Riis Photo Collection

Our Jacob A. Riis Collection encompasses more than 1,000 photos and serves as the sole archive of Riis’s images. Browse the collection.

New Book Release
Jacob A. Riis: Revealing New York’s Other Half

The first comprehensive study and complete catalogue of Riis’s world-famous images, curator Bonnie Yochelson’s newly released book places him at the forefront of early-20th-century social reform photography. It is the culmination of more than two decades of research on Riis, assembling materials from five repositories (the Riis Collection at the Museum of the City of New York, the Library of Congress, the New-York Historical Society, the New York Public Library, and the Museum of South West Jutland, Denmark) as well as previously unpublished photographs and notes.Price: $65
Members save 20%

Upcoming Jacob A. Riis Public Programs

Examining Urban Poverty Today, A Century after Riis

Weds., Nov. 4, 6:30 pm

Join us for a panel exploring the legacy of Riis’s journalism and photography on the work of contemporary activists committed to raising public consciousness about urban poverty. Panelists include historian and Riis expert Daniel Czitrom leads a discussion with New York Times journalist Andrea Elliott, Mark Levitan, formerly of the Center for Economic Opportunity, Nancy Wackstein of United Neighborhood Houses, and historian Craig Steven Wilder.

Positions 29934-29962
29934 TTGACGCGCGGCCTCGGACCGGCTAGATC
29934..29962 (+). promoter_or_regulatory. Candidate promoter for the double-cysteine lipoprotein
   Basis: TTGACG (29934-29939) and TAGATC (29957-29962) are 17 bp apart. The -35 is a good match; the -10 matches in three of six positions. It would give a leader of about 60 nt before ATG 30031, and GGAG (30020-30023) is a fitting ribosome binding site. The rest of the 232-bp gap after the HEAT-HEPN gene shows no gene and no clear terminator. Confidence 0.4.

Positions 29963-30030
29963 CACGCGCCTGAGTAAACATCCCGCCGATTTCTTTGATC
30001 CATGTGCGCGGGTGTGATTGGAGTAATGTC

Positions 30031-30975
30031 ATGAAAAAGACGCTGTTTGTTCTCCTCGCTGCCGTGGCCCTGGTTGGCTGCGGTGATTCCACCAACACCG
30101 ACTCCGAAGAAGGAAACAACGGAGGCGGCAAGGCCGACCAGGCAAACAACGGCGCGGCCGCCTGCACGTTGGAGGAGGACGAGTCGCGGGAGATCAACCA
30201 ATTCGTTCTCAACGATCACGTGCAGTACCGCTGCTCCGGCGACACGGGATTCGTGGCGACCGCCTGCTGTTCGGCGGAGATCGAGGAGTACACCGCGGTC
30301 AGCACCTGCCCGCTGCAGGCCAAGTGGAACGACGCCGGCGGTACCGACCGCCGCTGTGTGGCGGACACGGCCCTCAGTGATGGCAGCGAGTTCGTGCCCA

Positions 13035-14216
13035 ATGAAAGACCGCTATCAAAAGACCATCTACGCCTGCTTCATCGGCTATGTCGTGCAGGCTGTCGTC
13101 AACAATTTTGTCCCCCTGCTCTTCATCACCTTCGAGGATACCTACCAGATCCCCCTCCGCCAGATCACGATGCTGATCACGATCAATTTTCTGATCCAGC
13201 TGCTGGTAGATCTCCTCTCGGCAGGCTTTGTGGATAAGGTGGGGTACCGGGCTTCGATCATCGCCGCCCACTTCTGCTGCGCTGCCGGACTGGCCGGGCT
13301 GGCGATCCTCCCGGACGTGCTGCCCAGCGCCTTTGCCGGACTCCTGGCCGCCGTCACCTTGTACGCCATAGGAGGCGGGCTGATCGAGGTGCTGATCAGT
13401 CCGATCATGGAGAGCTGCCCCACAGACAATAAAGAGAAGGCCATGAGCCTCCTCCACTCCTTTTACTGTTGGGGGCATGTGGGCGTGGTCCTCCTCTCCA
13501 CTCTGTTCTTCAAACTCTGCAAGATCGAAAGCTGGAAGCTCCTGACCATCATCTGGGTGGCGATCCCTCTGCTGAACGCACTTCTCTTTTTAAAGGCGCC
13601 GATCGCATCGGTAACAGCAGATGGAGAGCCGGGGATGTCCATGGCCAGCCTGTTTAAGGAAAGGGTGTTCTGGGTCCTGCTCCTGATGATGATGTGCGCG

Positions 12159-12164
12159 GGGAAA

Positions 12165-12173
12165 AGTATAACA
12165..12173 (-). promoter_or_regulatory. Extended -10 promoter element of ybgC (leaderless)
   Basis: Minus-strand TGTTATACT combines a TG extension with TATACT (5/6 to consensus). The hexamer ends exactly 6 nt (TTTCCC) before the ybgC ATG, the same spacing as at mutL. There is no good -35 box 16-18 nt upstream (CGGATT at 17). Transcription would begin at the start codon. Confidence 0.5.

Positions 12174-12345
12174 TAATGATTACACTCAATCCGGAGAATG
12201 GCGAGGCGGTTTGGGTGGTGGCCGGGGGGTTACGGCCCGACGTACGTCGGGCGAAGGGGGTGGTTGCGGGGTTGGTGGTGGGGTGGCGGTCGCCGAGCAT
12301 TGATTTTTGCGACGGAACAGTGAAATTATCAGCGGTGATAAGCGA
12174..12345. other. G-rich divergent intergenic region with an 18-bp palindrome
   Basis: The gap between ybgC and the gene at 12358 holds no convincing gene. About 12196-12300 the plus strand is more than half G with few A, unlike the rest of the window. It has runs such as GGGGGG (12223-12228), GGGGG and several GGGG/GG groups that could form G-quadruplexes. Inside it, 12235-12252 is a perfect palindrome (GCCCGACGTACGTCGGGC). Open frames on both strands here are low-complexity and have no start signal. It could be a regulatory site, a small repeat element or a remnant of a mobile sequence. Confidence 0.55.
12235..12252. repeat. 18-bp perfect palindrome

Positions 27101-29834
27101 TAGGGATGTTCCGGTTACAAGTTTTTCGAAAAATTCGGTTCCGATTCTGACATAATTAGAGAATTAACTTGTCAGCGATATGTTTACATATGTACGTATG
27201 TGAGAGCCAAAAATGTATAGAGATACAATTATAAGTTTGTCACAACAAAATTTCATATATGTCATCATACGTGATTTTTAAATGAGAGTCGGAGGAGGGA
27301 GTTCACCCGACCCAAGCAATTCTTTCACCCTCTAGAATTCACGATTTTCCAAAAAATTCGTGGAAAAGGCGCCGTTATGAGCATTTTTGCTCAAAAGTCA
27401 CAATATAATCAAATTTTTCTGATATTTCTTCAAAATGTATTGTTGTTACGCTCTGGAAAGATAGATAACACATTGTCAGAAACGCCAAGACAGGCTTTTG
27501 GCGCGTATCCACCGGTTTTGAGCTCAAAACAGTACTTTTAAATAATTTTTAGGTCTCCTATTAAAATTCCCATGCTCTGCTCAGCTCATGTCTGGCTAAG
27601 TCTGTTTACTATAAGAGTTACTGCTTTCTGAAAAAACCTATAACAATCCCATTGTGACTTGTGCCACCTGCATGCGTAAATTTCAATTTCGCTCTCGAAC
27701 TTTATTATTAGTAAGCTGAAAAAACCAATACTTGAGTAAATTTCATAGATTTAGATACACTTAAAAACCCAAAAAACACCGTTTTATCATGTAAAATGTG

Tickets: FREE for members, $12 & up for all others

Danish Modernity: Jacob Riis and Vilhelm Hammershøi in 1900

Mon., November 16, 6:30 pm

Join two art historians and experts on Riis and Hammershøi, Bonnie Yochelson (exhibition curator) and Thor Mednick, for an exploration of their work. After their presentations, Danish Ambassador Anne Dorte Riggelson will lead a conversation about Riis and Hammershoi’s contrasting lives and perspectives.
Tickets: FREE for members, $12 & up for all others

A Victorian Christmas Magic-Lantern Show with the American Magic-Lantern Theater

Sun., Dec. 6, 3:00 pm

Celebrate this holiday season with a magic lantern performance – a technique used by Jacob Riis – that features Hans Christian Anderson’s famous Christmas story, “The Little Match Girl,” and holiday carols like “O Holy Night.” Perfect for families with kids ages 6 and up.

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New York Transit Museum hosts an exhibition celebrating the Verrazano Bridge’s 50th anniversary. Attractions include a timeline of the bridge’s construction, documentation and first-person perspectives of the construction, and notes and sketches from Robert Moses’ office. 10 am–4 pm. Friday, June 19th.